[dm-crypt] Remote authentication?
jonas at freesources.org
Mon Sep 21 16:10:27 CEST 2009
On 21/09/2009 Niall Murphy wrote:
> ----- Jonas Meurer <jonas at freesources.org> wrote:
> > it depends on whether you want to encrypt the whole system, including
> > root filesystem, or if encrypting the data partitions is enough.
> > for the latter case you can ssh-login into the machine after boot,
> > unlock the encrypted data partitions and start services manually.
> > in case that the root partition should be encrypted, you'll need to
> > start a minimal ssh daemon in the initramfs in order to login remotely
> > and unlock the root partition before the root filesystem is mounted.
> > the debian cryptsetup package supports remote unlocking of the root
> > partition with the help of a dropbear ssh server inside the initramfs.
> > see README.remote for more information:
> > http://svn.debian.org/wsvn/pkg-cryptsetup/cryptsetup/trunk/debian/README.remote
> > please note that this information is specific to the debian and ubuntu
> > distributions. it doesn't apply if you use any other linux distribution.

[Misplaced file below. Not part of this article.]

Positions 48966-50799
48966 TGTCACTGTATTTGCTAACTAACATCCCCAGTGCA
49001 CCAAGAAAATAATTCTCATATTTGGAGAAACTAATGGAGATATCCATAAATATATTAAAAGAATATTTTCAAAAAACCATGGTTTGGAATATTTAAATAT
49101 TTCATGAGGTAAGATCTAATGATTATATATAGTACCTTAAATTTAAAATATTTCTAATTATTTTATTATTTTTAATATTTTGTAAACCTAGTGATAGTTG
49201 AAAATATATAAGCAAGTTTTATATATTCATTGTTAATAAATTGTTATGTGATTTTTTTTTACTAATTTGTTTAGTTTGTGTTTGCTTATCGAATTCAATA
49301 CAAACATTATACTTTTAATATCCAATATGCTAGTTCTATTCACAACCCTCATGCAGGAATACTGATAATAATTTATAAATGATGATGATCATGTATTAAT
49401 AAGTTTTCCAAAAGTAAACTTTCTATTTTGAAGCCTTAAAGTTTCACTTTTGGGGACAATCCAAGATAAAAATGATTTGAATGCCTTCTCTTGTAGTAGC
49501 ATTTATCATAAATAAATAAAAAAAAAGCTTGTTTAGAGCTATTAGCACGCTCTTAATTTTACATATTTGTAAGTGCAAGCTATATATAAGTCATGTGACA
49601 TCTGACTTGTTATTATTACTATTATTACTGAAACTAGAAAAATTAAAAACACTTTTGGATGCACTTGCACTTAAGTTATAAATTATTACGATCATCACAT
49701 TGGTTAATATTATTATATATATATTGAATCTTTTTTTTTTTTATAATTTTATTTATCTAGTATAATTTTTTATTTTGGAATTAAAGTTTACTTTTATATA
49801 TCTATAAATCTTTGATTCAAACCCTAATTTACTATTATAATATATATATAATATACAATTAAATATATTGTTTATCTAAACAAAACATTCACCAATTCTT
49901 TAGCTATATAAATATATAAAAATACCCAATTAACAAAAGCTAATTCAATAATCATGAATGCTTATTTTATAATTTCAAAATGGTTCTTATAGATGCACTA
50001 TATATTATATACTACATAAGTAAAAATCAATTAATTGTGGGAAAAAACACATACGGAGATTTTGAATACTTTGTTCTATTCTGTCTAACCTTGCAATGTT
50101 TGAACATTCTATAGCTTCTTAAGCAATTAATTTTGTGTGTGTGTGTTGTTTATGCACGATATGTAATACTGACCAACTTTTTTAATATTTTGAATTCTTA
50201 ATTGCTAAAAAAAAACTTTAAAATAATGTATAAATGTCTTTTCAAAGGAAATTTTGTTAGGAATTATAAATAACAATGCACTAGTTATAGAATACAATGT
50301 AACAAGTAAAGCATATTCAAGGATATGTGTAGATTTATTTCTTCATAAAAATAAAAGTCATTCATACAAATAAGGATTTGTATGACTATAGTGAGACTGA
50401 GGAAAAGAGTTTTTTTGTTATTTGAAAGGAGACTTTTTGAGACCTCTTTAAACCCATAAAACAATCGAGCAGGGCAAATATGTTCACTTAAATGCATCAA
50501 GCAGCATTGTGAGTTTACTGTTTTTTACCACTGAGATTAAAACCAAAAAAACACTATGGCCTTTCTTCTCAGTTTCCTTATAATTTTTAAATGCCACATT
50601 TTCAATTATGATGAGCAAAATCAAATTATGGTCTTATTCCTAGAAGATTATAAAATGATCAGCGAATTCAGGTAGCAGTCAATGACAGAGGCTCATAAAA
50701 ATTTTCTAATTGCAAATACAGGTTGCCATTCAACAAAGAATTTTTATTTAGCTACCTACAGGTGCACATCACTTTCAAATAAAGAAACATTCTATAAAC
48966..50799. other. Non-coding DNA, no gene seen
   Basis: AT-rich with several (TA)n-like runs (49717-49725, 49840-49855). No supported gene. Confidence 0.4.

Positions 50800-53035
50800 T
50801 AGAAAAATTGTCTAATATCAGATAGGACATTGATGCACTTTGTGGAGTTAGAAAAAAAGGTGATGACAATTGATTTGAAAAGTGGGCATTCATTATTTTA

> Thanks Jonas,
> That sounds ideal. However, i came across this so have some reservations.
> It lists two types of attack to this approach:
> (1) ColdBoot Attack by reading the crypto password from the ram blocks
> (not much you can't do against that without special hardware, see
this attack is possible against all kinds of disk encrpyption and in no
way related to remote disk encryption.
> (2) The created initrd can be manipulated so that it logs the crypto
> password somewhere. As /boot is not encrypted an attacker may gain
> this way the password for the LUKS-devices. You could, to prevent
> that, make a bootable cd with the according kernels and initrds and
> implement some kind of hash check... maybe there are other methods...
> feedback is welcomed here.
yes, unencrypted boot partition is a security issue, but then an
attacker as well can modify the kernel. attackers don't even have
to modify software, they could install additional hardware like
keyloggers as well.
in general you can only trust your system if you've physical
control over it.
this again is not related/limited to remote disk encryption.
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